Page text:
What could be the consequences for customers?

For customers with an interest-only mortgage, the consequences can be dire. If the mortgage cannot be repaid after the end date because no allowance has been made for this in the form of savings or another form of equity, another solution will have to be sought. This may result in the sale of the home, which in some cases does not yield enough to pay off the outstanding mortgage. Besides losing the home, the client is then left with a residual debt. Having insufficient savings or surplus value on the home therefore poses a serious risk.

This risk is exacerbated by less favourable developments in the housing market, for instance due to the corona crisis.

What are interest-only mortgages according to the AFM?

It covers not only interest-only mortgages, but all mortgages where it is not contractually stipulated that the full principal will be repaid. No assumptions may be made by mortgage providers when determining which customers fall within this scope. Life mortgages with profit sharing and investment mortgages, for example, are therefore also in scope with this.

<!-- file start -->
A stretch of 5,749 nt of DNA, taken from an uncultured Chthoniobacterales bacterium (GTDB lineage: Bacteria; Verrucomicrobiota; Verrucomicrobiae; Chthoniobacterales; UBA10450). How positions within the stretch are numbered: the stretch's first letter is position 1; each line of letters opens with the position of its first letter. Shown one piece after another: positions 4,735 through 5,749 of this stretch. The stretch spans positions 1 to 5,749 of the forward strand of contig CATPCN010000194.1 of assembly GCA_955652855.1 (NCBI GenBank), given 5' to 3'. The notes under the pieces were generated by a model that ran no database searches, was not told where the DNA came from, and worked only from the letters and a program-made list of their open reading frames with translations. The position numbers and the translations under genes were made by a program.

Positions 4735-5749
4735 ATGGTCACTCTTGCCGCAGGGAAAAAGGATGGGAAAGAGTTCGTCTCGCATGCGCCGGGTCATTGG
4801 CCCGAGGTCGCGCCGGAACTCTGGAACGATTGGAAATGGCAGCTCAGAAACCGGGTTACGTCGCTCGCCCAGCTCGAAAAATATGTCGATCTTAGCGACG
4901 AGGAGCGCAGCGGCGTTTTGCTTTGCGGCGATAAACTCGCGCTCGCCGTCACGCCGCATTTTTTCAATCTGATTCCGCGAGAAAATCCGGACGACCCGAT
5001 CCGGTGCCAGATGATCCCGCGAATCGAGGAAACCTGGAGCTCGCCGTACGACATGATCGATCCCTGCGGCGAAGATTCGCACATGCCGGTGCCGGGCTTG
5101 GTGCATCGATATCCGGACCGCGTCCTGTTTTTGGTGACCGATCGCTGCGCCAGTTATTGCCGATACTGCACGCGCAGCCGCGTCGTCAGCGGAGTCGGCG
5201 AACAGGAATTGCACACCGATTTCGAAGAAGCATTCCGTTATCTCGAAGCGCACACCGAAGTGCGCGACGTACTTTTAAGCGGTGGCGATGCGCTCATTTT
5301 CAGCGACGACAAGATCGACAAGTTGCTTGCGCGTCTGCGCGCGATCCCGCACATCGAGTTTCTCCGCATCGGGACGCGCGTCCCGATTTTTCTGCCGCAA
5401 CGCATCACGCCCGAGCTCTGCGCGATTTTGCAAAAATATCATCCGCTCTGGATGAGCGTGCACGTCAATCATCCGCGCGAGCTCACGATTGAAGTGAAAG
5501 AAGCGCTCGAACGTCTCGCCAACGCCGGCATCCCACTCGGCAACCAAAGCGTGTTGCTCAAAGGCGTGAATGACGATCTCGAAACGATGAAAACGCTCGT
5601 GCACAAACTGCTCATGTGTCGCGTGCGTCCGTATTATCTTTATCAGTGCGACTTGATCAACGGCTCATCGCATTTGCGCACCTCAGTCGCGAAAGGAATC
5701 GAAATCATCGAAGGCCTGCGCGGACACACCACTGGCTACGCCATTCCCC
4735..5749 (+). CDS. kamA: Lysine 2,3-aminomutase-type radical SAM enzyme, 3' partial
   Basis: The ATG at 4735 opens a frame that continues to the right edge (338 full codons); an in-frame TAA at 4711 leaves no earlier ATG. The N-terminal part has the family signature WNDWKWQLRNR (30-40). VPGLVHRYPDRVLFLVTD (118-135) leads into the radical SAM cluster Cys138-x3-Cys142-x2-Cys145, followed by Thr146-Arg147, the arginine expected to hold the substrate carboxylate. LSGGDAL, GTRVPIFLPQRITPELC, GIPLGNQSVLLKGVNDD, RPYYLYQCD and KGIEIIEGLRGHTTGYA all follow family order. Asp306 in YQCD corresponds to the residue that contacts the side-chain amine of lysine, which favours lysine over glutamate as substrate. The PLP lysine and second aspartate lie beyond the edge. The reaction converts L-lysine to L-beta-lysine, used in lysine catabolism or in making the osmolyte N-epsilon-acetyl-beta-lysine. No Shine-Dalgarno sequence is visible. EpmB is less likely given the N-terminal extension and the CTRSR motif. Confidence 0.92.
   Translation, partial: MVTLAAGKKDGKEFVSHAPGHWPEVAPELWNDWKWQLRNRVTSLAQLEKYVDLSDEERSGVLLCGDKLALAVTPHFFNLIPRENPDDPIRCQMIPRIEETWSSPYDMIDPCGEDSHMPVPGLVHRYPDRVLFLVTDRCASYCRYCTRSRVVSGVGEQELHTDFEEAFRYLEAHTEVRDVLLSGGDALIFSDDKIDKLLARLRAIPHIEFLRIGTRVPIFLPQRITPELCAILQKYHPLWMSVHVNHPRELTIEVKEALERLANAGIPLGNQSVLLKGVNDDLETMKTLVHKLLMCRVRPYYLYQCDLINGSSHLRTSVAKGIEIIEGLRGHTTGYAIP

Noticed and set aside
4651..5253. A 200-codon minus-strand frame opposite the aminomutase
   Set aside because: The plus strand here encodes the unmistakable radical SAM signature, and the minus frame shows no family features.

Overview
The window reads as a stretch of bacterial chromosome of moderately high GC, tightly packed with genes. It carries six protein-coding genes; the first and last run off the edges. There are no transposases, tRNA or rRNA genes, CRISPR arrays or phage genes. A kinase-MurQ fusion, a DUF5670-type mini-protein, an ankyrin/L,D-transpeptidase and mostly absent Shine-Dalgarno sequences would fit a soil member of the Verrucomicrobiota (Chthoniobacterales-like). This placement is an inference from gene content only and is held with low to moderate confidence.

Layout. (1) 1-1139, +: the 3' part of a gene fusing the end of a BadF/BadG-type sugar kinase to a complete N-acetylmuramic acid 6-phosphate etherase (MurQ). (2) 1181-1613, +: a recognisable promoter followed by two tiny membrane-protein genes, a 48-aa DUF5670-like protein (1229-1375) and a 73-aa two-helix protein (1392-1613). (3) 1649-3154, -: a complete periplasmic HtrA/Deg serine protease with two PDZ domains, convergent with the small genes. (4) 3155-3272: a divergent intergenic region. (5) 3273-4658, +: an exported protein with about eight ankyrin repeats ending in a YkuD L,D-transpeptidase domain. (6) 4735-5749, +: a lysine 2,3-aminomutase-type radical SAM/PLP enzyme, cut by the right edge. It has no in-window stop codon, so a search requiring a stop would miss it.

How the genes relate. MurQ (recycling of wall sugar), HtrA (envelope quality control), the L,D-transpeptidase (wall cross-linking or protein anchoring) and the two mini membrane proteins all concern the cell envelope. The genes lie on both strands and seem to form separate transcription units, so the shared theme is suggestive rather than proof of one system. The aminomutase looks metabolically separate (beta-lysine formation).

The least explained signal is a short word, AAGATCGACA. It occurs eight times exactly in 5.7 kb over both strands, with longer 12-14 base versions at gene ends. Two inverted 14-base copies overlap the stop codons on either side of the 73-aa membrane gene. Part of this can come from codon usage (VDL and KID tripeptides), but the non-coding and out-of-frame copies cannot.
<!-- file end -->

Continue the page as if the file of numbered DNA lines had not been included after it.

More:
What are the obligations from the AFM for providers of interest-only mortgages?

Mortgage providers should ensure that customers have an understanding of their mortgage situation and future affordability, and thus can make an informed choice about mortgage repayment. If necessary, customers are prompted to take action and offered a tailor-made solution.

Providers will have to take a risk-based and structural approach to this. This requires mortgage providers to have sufficient insight into the risks within their portfolio – both now and in the future. Providers are also expected to carefully collect and record the information needed to assess the actual risks. This is an ongoing process.

Which issues specifically require attention? 

For a good resistant approach, it is important to consider the following points:

  • Provide thorough information to customers with questions about their interest-only mortgage. Adjust your primary customer contact processes accordingly.
  • Secure the learning curve of your approach. That way, you can use learning effects at a later stage to reach wider customer groups more effectively.
  • Document your efforts demonstrably. To be able to prove that you have actively approached your customers and encouraged them to reduce the risks of a grace-free mortgage as much as possible, you should carefully track your efforts. What actions did you take to activate your customers? Record all contacts, and what was discussed with the customer.